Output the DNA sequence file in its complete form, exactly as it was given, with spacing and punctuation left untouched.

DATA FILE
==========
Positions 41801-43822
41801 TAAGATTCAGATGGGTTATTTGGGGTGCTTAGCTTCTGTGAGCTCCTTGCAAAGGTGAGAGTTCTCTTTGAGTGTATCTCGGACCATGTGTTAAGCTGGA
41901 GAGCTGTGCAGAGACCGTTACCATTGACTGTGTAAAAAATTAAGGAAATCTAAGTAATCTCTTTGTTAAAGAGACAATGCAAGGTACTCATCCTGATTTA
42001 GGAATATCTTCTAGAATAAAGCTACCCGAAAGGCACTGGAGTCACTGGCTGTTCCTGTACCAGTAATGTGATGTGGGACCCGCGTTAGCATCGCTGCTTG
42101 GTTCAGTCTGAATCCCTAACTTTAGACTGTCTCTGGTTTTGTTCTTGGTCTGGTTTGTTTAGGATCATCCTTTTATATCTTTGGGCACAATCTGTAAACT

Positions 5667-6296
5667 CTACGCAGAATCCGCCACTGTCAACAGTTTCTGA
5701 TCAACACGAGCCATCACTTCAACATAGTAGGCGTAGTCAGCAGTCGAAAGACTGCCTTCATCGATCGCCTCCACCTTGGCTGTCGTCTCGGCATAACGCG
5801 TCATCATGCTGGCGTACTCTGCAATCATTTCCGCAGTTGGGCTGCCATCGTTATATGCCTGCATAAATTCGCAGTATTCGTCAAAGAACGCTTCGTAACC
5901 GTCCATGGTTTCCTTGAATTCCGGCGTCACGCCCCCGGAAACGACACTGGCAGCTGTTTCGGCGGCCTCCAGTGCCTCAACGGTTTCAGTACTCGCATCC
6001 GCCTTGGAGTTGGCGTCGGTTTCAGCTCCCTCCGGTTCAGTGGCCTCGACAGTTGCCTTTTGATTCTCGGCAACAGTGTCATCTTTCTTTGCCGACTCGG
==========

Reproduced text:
Positions 41801-43822
41801 TAAGATTCAGATGGGTTATTTGGGGTGCTTAGCTTCTGTGAGCTCCTTGCAAAGGTGAGAGTTCTCTTTGAGTGTATCTCGGACCATGTGTTAAGCTGGA
41901 GAGCTGTGCAGAGACCGTTACCATTGACTGTGTAAAAAATTAAGGAAATCTAAGTAATCTCTTTGTTAAAGAGACAATGCAAGGTACTCATCCTGATTTA
42001 GGAATATCTTCTAGAATAAAGCTACCCGAAAGGCACTGGAGTCACTGGCTGTTCCTGTACCAGTAATGTGATGTGGGACCCGCGTTAGCATCGCTGCTTG
42101 GTTCAGTCTGAATCCCTAACTTTAGACTGTCTCTGGTTTTGTTCTTGGTCTGGTTTGTTTAGGATCATCCTTTTATATCTTTGGGCACAATCTGTAAACT

Positions 5667-6296
5667 CTACGCAGAATCCGCCACTGTCAACAGTTTCTGA
5701 TCAACACGAGCCATCACTTCAACATAGTAGGCGTAGTCAGCAGTCGAAAGACTGCCTTCATCGATCGCCTCCACCTTGGCTGTCGTCTCGGCATAACGCG
5801 TCATCATGCTGGCGTACTCTGCAATCATTTCCGCAGTTGGGCTGCCATCGTTATATGCCTGCATAAATTCGCAGTATTCGTCAAAGAACGCTTCGTAACC
5901 GTCCATGGTTTCCTTGAATTCCGGCGTCACGCCCCCGGAAACGACACTGGCAGCTGTTTCGGCGGCCTCCAGTGCCTCAACGGTTTCAGTACTCGCATCC
6001 GCCTTGGAGTTGGCGTCGGTTTCAGCTCCCTCCGGTTCAGTGGCCTCGACAGTTGCCTTTTGATTCTCGGCAACAGTGTCATCTTTCTTTGCCGACTCGG